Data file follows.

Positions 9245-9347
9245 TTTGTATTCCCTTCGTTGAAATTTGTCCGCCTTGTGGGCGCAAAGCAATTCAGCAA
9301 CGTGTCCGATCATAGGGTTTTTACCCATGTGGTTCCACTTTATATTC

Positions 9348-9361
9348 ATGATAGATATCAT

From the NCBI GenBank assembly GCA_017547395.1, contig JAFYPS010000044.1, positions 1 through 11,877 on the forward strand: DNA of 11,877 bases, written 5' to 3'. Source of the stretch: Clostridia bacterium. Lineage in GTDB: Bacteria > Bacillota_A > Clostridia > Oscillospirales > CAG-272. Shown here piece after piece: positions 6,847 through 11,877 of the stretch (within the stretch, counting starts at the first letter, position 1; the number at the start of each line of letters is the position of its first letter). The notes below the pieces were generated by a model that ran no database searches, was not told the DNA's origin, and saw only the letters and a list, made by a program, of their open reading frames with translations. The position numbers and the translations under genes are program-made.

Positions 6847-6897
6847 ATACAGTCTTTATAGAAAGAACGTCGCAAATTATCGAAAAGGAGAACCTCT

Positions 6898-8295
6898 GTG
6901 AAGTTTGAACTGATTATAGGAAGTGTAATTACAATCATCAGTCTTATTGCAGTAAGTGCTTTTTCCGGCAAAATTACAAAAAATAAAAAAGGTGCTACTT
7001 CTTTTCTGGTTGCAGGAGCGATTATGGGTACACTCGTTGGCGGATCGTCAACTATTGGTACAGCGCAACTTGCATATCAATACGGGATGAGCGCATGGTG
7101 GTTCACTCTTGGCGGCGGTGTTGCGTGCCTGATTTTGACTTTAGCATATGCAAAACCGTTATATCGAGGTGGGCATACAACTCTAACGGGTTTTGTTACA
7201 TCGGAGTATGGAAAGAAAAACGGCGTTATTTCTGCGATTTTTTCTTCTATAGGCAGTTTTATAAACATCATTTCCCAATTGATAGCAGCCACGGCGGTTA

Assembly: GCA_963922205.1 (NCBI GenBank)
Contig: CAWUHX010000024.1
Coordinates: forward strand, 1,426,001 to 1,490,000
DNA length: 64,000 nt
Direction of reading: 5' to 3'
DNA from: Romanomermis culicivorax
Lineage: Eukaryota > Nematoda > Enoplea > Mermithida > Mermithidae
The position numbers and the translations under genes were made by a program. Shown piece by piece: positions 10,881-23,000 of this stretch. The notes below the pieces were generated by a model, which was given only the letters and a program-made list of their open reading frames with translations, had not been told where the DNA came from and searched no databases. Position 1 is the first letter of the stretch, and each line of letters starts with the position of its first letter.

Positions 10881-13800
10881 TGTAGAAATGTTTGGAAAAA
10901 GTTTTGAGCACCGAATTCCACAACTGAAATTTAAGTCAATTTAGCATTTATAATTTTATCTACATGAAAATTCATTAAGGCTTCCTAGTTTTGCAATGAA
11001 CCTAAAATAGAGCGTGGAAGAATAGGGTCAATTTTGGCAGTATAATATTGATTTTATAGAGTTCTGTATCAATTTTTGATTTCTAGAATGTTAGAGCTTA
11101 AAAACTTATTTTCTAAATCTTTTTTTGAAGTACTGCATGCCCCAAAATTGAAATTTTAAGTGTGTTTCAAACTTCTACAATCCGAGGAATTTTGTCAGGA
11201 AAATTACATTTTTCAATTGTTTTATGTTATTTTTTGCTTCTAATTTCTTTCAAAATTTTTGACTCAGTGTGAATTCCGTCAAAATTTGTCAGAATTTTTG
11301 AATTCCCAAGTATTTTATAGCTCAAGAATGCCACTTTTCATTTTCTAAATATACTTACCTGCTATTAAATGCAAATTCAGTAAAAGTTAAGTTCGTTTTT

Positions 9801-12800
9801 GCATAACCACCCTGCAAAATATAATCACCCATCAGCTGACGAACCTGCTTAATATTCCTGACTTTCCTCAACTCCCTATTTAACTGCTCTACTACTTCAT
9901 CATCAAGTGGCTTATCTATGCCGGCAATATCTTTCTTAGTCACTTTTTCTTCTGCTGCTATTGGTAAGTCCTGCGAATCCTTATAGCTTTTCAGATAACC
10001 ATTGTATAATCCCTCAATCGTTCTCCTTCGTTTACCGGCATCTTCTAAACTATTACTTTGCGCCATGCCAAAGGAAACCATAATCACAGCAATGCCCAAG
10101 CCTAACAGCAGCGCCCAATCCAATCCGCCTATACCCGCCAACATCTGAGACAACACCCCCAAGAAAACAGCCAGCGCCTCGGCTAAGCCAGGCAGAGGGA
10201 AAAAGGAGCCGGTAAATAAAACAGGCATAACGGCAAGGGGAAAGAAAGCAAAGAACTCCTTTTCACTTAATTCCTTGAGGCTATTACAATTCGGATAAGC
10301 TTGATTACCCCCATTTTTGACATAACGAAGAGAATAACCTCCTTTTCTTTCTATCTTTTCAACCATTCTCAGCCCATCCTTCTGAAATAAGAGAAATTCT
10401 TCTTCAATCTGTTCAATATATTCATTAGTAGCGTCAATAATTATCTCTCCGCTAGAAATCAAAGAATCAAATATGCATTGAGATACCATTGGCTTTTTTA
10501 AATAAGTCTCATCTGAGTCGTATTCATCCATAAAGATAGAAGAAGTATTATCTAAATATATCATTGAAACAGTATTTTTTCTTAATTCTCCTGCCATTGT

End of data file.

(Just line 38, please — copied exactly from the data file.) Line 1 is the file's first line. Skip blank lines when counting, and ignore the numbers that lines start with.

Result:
10501 AATAAGTCTCATCTGAGTCGTATTCATCCATAAAGATAGAAGAAGTATTATCTAAATATATCATTGAAACAGTATTTTTTCTTAATTCTCCTGCCATTGT